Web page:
“I am among the first to want to see change in Sri Lanka. While we shouldn’t regret the end of the LTTE’s campaign of terrorism, no one can forget the bloodshed and horrific images that accompanied the end of the long conflict between them and the government,” says the British Foreign Secretary, William Hague.
He also said that I strongly believe that a boycott would be wrong. Attending the Commonwealth summit is the right thing to do. By visiting, we can see the situation on the ground first-hand, meet people on all sides of the conflict, and raise our concerns frankly and directly with the government.
The British Prime Minister will visit the North. He will be the first head of government to visit the region since Sri Lanka gained independence in 1948 – and he will meet people directly affected by the conflict.
Hosting the Commonwealth has put Sri Lanka under the international spotlight and has contributed to some improvements. Since 2009, its government has taken positive steps on resettling displaced civilians, rebuilding infrastructure, removing land mines and reintegrating former Tamil combatants into society. It has held provincial elections in the North and announced a commission on the disappeared. We welcome these steps and want to see more, the British Foreign Secretary further said.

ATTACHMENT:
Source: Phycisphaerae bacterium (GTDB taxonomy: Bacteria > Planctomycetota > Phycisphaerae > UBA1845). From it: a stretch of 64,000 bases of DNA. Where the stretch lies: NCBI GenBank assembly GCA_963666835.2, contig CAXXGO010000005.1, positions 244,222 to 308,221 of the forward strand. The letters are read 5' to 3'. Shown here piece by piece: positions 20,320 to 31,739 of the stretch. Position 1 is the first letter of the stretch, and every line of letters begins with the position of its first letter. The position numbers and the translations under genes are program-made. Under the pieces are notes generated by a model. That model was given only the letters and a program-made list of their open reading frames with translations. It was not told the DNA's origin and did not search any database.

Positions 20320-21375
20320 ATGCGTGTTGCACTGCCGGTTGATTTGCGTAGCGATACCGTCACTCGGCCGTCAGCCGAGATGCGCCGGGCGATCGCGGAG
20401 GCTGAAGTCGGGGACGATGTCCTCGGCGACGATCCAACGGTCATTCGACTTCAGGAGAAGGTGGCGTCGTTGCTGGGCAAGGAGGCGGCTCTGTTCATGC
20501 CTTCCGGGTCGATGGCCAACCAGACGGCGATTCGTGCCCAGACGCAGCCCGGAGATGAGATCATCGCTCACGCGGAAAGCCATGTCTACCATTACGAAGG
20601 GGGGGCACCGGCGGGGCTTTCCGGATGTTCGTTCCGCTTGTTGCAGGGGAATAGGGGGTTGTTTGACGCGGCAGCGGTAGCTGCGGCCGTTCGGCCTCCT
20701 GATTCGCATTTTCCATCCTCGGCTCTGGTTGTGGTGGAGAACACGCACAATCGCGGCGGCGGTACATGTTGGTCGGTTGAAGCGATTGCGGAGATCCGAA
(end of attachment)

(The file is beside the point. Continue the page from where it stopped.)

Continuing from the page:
We should not forget, also, that this meeting is about far more than just one country. It is about the future of the Commonwealth as a whole. We want it to be a dynamic and positive force in the world, promoting democracy and human rights and creating new opportunities for trade. This requires all its members to value the organization, to participate fully in its meetings and to work closely together. If we boycotted the summit because Sri Lanka is hosting, we would, unfortunately, be turning our back on the Commonwealth itself, he added.
If we are not at the table, we have no way of encouraging the Commonwealth to take a strong stand on issues that we care about deeply in Britain. We want the summit to strengthen our plans to eradicate rape as a weapon of war; to encourage freer and fairer trade between Commonwealth countries; and to ensure that the international framework that succeeds the Millennium Development Goals has the rule of law and good governance at its heart. All these things matter to Britain and to the world, and we have to be present to argue for them. Attending the summit is not a betrayal of Britain’s values – it is the way we advance them. That is as true of our discussions with the Sri Lankan government as it is for the Commonwealth as a whole, William Hague said in his letter.